Fig. 3: Higher genome editing obtained with SpCas9 Nuclease compared to other Cas9 competitors using jetCRISPR® transfection reagent. RNP transfections were performed in HEK-293 cells using 10 or 30 nM RNP (HPRT1 sgRNA + Cas9 protein) with 0.3 µl of jetCRISPR® reagent per well of 96-well plate. At 48 h post-transfection, genome editing was assessed by calculating the percentage (%) of INDEL using the T7 endonuclease method. The INDEL % was determined by using Genetools software (Syngene®).

 

Superior genome editing efficiency obtained with jetCRISPR®

RNP transfection using jetCRISPR® is a straightforward 3-step process: assembling RNP complexes, mixing in of the transfection reagent and adding complexes onto cells. Both reverse and forward transfections have been successfully optimized with jetCRISPR®, hence facilitating the implementation of a protocol for a wide variety of cell types. In addition to its compatibility with different cell culture systems, jetCRISPR® transfection reagent systematically outperforms its main competitor by achieving higher genome editing efficiency, as illustrated in Table 1.

  jetCRISPR - genome editing efficiency

Table 1: Superior genome editing efficiency obtained with jetCRISPR® in comparison with Lipofectamine® CRISPRMAX™. RNP transfections were performed according to the manufacturer’s optimal recommendations using 10-30 nM RNP (Cas9 Protein and HPRT1 gRNA) with 0.3 µl of jetCRISPR® reagent or with 0.3 µl of Lipofectamine® CRISPRMAX™, per well of a 96-well plate. At 48 h post-transfection, genome editing was assessed by calculating the percentage (%) of INDEL using the T7 endonuclease assay. The INDEL % was determined with the Genetools software (Syngene®).

 

Cpf1: alternative Cas endonuclease to target AT-rich regions

Delivery of Cpf1 /gRNA RNP complexes has proven to be more challenging. Currently, only physical methods such as electroporation are recommended by commercial Cpf1 protein providers. Polyplus-transfection is therefore pioneer in providing a transfection reagent jetCRISPR® for both Cas9 and Cpf1 RNP complex delivery. As summarized in Table 2, Cpf1 structurally and functionally differs from Cas9 protein. On a structural level, Cpf1 and its corresponding gRNA are smaller in size then their equivalent in the CRISPR/Cas9 system: the gRNA is only composed of the crRNA sequence without the adjacent tracrRNA sequence which is required to drive the Cas9 protein to the targeted DNA sequence. On a functional level, the endonuclease activity of Cpf1 differs from that of Cas9 by cleaving genomic DNA in a staggered manner to create 5’ overhangs instead of 3’ blunt end cuts. The overhang cut generated by Cpf1 is expected to reduce occurrence of blunt end mutations, as well as increase the correct insertion rate of engineered sticky DNA sequences in knock-in studies.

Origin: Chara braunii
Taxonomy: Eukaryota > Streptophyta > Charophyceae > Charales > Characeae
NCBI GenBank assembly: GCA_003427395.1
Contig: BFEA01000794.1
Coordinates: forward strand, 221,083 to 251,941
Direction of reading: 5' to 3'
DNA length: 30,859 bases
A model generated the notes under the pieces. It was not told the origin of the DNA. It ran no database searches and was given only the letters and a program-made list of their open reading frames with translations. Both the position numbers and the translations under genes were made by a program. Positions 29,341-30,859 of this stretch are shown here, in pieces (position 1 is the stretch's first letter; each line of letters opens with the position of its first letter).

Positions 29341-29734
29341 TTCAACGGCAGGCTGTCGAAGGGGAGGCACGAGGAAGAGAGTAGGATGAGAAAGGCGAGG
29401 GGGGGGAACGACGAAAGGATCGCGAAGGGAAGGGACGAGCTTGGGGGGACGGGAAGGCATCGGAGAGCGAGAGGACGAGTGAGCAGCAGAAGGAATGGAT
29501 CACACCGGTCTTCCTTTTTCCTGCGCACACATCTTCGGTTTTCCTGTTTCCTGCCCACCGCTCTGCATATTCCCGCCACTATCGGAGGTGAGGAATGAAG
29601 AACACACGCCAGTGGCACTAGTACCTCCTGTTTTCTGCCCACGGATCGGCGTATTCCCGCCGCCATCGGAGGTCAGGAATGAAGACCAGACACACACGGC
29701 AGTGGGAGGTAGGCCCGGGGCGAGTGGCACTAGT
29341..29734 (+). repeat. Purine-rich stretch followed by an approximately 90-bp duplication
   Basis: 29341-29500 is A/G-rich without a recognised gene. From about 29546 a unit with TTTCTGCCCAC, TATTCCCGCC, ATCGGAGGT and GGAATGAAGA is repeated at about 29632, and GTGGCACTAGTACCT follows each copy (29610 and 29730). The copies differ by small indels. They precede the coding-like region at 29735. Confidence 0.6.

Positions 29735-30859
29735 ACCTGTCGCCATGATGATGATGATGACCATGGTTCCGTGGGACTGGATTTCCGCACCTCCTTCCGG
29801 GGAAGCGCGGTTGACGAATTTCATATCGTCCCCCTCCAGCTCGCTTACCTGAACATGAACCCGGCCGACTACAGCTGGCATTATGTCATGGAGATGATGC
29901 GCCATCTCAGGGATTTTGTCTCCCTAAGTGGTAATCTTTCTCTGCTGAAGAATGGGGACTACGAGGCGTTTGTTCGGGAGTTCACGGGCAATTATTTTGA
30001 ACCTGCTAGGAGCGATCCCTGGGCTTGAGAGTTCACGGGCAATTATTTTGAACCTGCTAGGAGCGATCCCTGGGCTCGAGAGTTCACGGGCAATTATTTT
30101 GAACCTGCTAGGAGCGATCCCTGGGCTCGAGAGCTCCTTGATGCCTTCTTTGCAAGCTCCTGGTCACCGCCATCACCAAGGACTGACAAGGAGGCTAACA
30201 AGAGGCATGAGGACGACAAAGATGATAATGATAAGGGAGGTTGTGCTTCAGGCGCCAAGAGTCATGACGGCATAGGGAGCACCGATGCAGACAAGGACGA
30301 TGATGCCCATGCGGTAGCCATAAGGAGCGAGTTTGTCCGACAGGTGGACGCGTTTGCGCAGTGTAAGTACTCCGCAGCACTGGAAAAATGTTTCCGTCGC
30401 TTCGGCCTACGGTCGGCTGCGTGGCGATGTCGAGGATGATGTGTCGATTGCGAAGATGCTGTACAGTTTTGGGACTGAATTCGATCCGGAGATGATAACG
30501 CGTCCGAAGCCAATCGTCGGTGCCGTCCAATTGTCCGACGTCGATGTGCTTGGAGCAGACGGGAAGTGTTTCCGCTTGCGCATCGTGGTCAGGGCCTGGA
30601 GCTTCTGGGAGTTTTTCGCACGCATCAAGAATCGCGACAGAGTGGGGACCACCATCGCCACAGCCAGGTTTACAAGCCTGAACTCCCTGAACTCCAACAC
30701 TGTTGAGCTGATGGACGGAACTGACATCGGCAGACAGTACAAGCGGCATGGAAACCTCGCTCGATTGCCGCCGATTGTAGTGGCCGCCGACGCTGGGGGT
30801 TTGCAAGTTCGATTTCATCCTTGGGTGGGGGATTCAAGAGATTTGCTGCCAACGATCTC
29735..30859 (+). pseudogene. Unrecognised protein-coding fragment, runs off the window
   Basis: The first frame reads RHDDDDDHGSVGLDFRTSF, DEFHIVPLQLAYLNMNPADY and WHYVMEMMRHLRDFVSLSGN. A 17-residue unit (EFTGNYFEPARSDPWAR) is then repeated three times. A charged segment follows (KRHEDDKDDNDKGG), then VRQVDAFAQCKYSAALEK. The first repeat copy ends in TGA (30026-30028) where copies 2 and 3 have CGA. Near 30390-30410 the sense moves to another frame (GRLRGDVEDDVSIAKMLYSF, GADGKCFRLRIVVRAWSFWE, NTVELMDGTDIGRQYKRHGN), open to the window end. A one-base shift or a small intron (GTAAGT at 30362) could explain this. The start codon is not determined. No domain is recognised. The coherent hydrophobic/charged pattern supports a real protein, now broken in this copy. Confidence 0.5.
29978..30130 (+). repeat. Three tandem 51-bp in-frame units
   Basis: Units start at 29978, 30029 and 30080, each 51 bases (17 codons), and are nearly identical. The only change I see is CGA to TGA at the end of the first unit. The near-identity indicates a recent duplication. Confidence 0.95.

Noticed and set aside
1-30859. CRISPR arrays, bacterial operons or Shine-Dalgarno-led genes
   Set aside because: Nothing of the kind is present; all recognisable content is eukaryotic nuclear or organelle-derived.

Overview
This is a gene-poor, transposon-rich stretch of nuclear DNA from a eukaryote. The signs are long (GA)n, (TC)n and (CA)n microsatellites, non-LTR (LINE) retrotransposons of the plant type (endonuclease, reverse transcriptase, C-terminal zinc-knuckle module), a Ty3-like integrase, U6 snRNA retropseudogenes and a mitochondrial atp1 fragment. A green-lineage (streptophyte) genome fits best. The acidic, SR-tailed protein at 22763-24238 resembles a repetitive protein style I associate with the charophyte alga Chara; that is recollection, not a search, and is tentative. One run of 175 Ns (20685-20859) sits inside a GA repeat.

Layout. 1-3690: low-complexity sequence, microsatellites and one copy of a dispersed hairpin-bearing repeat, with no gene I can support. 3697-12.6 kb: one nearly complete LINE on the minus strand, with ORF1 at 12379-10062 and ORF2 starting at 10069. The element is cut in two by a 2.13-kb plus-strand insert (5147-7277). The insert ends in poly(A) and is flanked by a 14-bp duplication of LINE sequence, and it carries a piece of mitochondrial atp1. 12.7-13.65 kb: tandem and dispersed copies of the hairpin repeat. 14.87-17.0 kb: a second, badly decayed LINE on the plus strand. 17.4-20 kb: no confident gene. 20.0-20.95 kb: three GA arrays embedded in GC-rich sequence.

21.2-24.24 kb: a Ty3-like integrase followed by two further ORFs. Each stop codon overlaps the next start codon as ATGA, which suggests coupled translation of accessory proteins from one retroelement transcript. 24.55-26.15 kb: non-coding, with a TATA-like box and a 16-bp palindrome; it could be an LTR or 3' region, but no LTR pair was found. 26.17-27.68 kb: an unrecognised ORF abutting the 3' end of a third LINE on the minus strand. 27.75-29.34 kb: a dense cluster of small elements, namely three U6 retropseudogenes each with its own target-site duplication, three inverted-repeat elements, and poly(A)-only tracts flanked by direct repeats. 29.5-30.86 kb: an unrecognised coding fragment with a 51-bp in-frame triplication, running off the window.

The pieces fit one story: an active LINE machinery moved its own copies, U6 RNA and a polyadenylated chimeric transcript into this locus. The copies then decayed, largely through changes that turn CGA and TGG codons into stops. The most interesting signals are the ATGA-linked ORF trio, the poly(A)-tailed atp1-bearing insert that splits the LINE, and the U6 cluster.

jetCRISPR - comparison of CRISPR/Cas9 and CRISPR/Cpf1 systems

Table 2: Structural and functional comparison of CRISPR/Cas9 and CRISPRCpf1 systems.

 

During the optimization process for Cas9/gRNA RNP delivery into mammalian cells, we carefully optimized gRNA and Cpf1 protein concentration, as well as tested different Cpf1 protein formulation (data not shown). Genome editing efficiency measured as the percentage of INDEL (%), was assessed with recommended RNP concentration of 10-30 nM, using and with a gRNA to Cpf1 ratio of 1:1 to target housekeeping gene HPRT1 (Fig. 4). Consistently, jetCRISPR® outperformed its main competitor by achieving higher genome editing efficiency with Cpf1 RNP complexes (Fig. 4).

jetCRISPR - High genome editing efficiency

Fig. 4: High genome editing efficiency using jetCRISPR® and Cpf1 nuclease in HEK-293 cells. RNP transfections were performed in HEK-293 cells using a Cpf1 to HPRT1 gRNA ratio of 1:1 at a 30 nM concentration, following our recommended protocol for a 96-well plate format. At 48 h post-transfection, T7 digestion products were run on a 2% agarose gel and stained with BET displayed by G:Box transilluminator (Syngene®). Acquisitions were carried out with the Genesnap software (Syngene®) and INDEL quantifications were performed with the Genetools software (Syngene®). 1: Uncleaved fragment of 1083 bp, 2: long cleaved fragment of 578 bp, 3:  short cleaved fragment of 505 bp.

 

Conclusion

Successful delivery of the gRNA and the preferred Cas protein into cells is essential to guarantee the high genome editing efficiency that is required to generate new cell or animal models. The most efficient CRISPR-Cas method is based on the direct delivery of pre-complexed gRNA and Cas protein, referred to as Ribonucleoprotein (RNP) delivery. RNP transfection has many advantages compared to plasmid or mRNA approaches: a better control over Cas9 or Cpf1 endonuclease activity, reduced amount of off-target effects, and increased post-transfection cell viability. With our recently launched RNP transfection reagent jetCRISPR®, we provide a full range of reagents for all Cas9 and Cpf1-based CRISPR approaches (Table 1).

Use the leading technology for CRISPR/Cas9 RNP delivery!

jetCRISPR - Table CRISPR reagents

Table 3: Polyplus-transfection’s range of transfection reagents for CRISPR experiments.